When it comes to horror movies the werewolf has always been treated like the vampires ugly stepsister. Where the vampire are often portrayed as a suave, mysterious, and charismatic creatures of the night, the werewolf is usually just a slobbering monster that will either tear out your throat or maybe piddle on your carpet. When you’re turned into a wolf you don’t get to spout lines like, “Listen to them. Children of the night. What music they make.” At the most a werewolf gets to do growl and howl at the moon a lot. So you are not going to get Tom Cruise or Brad Pitt type actors clamoring for these types of roles, instead you get B-list movie actors, or in the case of Cursed you also get refugees from Dawson’s Creek and Gilmore Girls.
The number of good werewolf films can probably be counted on one hand; for every Howling and An American Werewolf in London you have to wade through a lot of cinematic cheese like Teen Wolf, Underworld, and Van Helsing, which brings us now to Wes Craven’s foray into the genre. Once again teamed with writer Kevin Williamson, who he collaborated with on Scream, these two men trot out every cliché and stereotype in the book, and guess what ladies and gentlemen the end result is a movie that never once takes itself seriously and is a helluva lot of fun.
The film starts with two gorgeous women Jenny (Mya) and Becky (Shannon Elizabeth) wandering the midway of a local fairground when Mya spots a gypsy fortune teller and wants to find out if Shannon’s love interest is ever going to call again, but instead of getting a bunch of expected hokum about their true loves they are both told their future is full of BLOOD!
Meanwhile Jimmy (Jesse Eisenberg), our film’s standard school nerd, is making moves on the typical school princess who though nice is always dating the school jock/asshole (Milo Ventimiglia). We then jump to Jimmy’s sister Ellie (Christina Rici) who is having relationship problems of her own with Jake (Joshua Jackson) a seemingly nice guy who appears to have commitment problems. Things get kind of interesting when the jock admits to being gay and seems interested in Jimmy.
Later Ellie picks up her brother and its while driving home that things take a turn for the worst. Something big and hairy bounces off their windshield and their car careens out of control, sideswipes another vehicle and sends that one of the road and down a wooded embankment. Trapped in the car is Becky, and she is a little freaked out because she smells gas and is afraid the car may explode…if only she were so lucky. Just as Jimmy and Ellie are about to get her free something hairy and with a whole mess of teeth grabs her and drags her into the woods. The brother and sister try in vain to save the girl but are only rewarded with bites of their own.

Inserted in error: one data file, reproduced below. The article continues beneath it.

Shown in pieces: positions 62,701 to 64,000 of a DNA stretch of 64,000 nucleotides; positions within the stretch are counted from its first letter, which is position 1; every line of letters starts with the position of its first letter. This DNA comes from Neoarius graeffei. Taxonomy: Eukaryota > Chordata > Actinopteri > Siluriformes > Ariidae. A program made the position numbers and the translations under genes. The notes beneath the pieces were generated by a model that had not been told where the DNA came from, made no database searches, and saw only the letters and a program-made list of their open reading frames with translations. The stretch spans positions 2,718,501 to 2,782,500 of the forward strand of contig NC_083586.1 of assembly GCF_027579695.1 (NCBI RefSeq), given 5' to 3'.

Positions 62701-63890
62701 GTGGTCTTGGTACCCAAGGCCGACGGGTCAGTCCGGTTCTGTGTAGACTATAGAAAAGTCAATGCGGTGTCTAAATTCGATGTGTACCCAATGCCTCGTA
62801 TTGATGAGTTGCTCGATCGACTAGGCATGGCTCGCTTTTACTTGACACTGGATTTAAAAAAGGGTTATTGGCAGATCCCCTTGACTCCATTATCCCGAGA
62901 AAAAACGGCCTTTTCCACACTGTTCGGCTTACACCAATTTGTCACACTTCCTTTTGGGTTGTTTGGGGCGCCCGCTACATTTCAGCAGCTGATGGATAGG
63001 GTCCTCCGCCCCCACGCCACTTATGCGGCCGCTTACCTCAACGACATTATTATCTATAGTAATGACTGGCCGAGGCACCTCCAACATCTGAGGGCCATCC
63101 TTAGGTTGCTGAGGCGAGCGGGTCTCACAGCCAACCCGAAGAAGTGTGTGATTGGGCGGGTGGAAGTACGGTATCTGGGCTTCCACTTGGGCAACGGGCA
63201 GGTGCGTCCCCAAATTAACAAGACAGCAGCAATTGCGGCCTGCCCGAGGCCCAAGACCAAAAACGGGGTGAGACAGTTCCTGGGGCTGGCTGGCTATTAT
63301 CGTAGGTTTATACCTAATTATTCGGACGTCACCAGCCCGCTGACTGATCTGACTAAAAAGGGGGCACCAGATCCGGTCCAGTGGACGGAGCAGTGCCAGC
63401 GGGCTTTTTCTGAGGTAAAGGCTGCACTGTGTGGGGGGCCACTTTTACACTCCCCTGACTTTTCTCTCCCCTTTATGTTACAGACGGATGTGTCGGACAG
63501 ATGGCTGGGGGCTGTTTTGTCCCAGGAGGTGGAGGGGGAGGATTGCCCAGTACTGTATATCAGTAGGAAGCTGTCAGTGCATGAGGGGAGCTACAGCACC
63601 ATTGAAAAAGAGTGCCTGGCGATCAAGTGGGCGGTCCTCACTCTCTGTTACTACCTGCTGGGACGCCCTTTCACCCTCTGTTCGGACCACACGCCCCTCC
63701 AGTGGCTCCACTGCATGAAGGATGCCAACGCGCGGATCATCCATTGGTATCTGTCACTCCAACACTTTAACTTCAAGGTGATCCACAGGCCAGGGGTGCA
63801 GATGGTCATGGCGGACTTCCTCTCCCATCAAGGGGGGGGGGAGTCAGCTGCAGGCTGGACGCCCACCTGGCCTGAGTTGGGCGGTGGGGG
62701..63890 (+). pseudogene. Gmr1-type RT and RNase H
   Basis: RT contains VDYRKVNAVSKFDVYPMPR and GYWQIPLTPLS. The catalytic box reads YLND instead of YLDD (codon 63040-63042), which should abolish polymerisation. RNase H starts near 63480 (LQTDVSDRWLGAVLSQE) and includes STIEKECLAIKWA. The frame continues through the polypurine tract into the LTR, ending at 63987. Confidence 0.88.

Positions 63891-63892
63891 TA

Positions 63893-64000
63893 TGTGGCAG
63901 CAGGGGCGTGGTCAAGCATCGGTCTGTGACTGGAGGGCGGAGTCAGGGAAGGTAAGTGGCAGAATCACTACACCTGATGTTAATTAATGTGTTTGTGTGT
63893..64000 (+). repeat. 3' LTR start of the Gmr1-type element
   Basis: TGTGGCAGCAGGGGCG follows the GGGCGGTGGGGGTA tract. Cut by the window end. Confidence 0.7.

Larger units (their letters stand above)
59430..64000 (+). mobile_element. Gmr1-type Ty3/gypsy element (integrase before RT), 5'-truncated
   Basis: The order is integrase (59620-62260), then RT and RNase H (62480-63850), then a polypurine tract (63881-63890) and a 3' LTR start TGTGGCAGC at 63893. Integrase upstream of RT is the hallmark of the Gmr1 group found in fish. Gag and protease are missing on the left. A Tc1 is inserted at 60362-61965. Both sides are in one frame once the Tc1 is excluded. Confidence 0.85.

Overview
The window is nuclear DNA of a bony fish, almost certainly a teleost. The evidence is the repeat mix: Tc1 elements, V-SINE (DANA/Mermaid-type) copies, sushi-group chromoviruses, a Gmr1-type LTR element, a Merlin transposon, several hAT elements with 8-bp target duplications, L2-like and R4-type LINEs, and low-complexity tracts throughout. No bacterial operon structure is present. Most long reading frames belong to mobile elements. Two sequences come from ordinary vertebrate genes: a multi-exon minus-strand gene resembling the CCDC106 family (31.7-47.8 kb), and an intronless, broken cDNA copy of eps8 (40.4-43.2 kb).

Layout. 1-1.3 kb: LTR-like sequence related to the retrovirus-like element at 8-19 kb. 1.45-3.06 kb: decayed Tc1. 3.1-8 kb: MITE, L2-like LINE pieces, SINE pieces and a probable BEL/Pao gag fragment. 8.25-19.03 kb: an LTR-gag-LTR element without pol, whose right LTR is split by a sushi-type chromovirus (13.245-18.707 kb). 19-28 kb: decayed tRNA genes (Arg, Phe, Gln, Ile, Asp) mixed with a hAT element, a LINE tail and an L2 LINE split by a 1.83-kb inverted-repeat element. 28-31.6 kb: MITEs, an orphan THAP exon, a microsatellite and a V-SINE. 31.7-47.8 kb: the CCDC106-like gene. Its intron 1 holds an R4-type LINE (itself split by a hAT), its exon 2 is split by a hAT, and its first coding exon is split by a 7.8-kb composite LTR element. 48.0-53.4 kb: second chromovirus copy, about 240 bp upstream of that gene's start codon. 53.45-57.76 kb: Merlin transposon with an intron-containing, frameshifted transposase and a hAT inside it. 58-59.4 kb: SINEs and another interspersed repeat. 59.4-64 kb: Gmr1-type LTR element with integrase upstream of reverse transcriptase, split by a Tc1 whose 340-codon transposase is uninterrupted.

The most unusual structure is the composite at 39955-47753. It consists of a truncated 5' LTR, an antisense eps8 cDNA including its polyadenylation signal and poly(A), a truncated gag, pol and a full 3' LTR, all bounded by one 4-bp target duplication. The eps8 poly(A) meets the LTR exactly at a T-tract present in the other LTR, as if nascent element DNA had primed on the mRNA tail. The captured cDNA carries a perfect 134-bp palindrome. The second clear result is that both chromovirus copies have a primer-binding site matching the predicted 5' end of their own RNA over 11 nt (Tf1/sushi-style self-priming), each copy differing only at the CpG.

For those of you who have seen the Jack Nicholson film Wolf you won’t be surprised that are two leads start developing some new characteristics; they become more confident, their senses are heightened as well as increased strength and agility. The brother, being a geek, quickly figures out that it was a werewolf that bit them and that they have now been cursed, which means it’s only a matter of time before they start sprouting hair in unwanted places.
The film has a lot of fun with the genre much in the way Craven and Williamson had fun with the Scream, the film isn’t really frightening and only provides you with the occasionally jump scare, but it is still very entertaining with few nice story turns and many good laughs. My only real complaint would be the lack of the rules given to us; in every vampire or werewolf film it is important for the audience to know which rules from the canon of monster film history that are going to apply in this one. In An American Werewolf in London the change was triggered by the full moon, and silver wasn’t needed just plain old lead bullets was fine, while in the Howling you could change into your bestial form at will but silver was required to dispatch the beast. In Cursed both the moon and silver are mentioned but silver doesn’t kill the creature it only hurts it, and apparently the werewolf can change back in forth from its furry form to human as along as it’s during a full moon. How that actually works is never really addressed, and wouldn’t have been all that hard, but that’s just nitpicking at what is basically a “Check Brain at Door” type of movie and if you go into the theatre with the right mindset you should have a good time.
Film grad who spends most his time trying to catch up on his "To Watch" pile of movies.